All babies spit up from time to time—especially after a feeding. However, babies who spit up more often and have other troubling symptoms, such as poor weight gain, irritability, or a prolonged cough, may have gastroesophageal reflux disease (GERD).
With GERD, the contents of the stomach (acid and food) are regurgitated back up the esophagus, sometimes causing an infant to vomit. This can lead to poor weight gain and erosion of the esophagus.
GERD occurs in infants for several reasons. The lower esophageal sphincter, which closes the esophagus off from the stomach, may not be mature enough to close properly. Hiatal hernias, which happen when a part of the stomach sticks upward in the chest, are also a common cause of GERD in infants.
Just like GERD in adults, GERD in infants can be managed several ways. Along with changes in position while feeding, your doctor may prescribe medication to help your infant with the symptoms of GERD.
Types of Medications
Gastric acid-buffering agents (antacids) help neutralize acid from the stomach. Some examples include Rolaids and Alka-Seltzer. Though they help relieve symptoms, antacids aren’t recommended for long-term use because they can cause complications and have side effects like diarrhea and constipation.
Mucosal Surface Barriers
Mucosal surface barriers or foaming agents, such as Gaviscon, help protect the surface of the esophagus from the stomach’s acid.
These drugs work by pushing food through the digestive system quickly. This helps heal ulcers and prevent some of the symptoms of GERD. Metoclopramide (Maxolon) is one example of a prokinetic agent.
This medication has many negative side effects, including:
- dystonic reactions (abnormal muscle movements)
- apnea (trouble breathing)
Gastric Antisecretory Agents
Gastric antisecretory agents help reduce the amount of acid the stomach produces and are the GERD medications most commonly prescribed for infants. The two kinds of antisecretory agents that help reduce the acid in the stomach are histamine-2 receptor antagonists (H2RAs, or H-2 blockers) and proton pump inhibitors (PPIs).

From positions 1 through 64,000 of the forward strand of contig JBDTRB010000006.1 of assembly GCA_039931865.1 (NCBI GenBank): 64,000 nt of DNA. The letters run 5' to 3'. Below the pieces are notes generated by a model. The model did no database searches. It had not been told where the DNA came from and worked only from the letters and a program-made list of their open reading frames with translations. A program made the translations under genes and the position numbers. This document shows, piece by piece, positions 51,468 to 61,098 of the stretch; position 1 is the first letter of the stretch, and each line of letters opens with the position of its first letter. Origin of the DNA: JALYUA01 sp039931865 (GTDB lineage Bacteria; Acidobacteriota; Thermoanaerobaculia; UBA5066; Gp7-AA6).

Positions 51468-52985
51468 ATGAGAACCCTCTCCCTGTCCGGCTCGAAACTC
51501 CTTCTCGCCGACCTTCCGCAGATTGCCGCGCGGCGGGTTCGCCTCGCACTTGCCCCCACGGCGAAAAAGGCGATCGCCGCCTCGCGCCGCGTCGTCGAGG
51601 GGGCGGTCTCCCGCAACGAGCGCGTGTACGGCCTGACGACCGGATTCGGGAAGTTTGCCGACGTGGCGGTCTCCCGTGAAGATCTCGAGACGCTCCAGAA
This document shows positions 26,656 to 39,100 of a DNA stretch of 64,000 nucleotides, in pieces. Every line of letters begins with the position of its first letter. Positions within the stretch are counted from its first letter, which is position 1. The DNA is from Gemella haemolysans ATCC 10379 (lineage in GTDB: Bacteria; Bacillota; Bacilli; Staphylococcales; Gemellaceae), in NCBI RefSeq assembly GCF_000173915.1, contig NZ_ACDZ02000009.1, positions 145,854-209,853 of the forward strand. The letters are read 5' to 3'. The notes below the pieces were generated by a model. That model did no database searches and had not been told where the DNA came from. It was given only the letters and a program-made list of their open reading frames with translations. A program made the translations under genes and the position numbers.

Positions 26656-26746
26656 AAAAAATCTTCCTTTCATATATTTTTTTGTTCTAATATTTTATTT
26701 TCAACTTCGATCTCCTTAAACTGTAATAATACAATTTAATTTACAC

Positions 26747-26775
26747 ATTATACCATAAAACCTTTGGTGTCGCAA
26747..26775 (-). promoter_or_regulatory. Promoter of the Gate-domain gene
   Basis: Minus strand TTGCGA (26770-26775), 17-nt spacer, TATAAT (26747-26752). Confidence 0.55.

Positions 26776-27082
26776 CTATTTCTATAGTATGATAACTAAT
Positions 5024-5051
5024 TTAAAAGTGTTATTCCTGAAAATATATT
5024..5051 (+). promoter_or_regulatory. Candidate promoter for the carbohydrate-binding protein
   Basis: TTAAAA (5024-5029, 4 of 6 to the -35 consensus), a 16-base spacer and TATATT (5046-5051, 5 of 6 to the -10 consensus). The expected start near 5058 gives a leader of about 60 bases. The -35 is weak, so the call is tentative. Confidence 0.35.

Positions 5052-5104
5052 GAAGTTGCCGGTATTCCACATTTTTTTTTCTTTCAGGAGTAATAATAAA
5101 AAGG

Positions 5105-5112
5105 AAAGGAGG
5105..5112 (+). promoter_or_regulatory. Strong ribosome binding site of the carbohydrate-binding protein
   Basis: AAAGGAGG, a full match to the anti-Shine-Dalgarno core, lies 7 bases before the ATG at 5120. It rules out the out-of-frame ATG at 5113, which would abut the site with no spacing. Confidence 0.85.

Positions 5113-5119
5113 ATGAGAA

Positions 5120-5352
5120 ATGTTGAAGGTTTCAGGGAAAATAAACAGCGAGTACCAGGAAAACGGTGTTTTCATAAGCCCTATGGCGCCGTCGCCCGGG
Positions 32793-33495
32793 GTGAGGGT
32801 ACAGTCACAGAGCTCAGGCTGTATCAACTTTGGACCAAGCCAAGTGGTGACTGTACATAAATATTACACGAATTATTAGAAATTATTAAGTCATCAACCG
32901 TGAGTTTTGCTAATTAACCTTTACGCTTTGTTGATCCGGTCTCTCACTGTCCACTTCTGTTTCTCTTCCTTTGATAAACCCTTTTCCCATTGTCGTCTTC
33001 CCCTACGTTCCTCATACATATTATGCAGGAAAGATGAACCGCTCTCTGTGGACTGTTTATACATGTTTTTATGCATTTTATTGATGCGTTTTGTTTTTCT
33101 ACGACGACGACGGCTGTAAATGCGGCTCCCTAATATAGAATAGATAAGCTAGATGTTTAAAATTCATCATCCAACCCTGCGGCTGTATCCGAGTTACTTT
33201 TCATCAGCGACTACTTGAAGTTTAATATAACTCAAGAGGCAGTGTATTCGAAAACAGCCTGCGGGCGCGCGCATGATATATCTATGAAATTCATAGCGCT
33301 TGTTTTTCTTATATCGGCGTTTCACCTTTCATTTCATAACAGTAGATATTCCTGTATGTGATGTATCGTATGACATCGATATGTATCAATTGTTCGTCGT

Some common H2RAs are cimetidine (Tagamet), ranitidine (Zantac), famotidine (Pepcid), and nizatidine (Axid). These medications act rapidly to relieve discomfort. According to research, H2RAs are acceptable to use for infants occasionally. However, they’re not recommended for long-term use.
PPIs are another class of drugs that reduce the amount of acid in the stomach. Some common PPIs are esomeprazole (Nexium), omeprazole (Prilosec), lansoprazole (Prevacid), rabeprazole (AcipHex), and pantoprazole (Protonix).
PPIs are generally more effective than H2RAs and are better for healing the esophagus from gastric secretions. Experts recommend using the smallest possible daily dose for infants. PPIs aren’t recommended for infants under one year old.
Additional Facts About GERD Medications
- One literature review found that evidence to prove omeprazole’s effectiveness in infants was insufficient.
- Both H2RAs and PPIs reduce the amount of acid in the stomach. Therefore, infants who take these medications are at increased risk for pneumonia and GI infections.
- Prolonged use of PPIs has been connected with an increased risk for bone fractures in adults.
Work closely with your doctor to understand the benefits and risks of the medication if your infant has GERD and has been prescribed medication.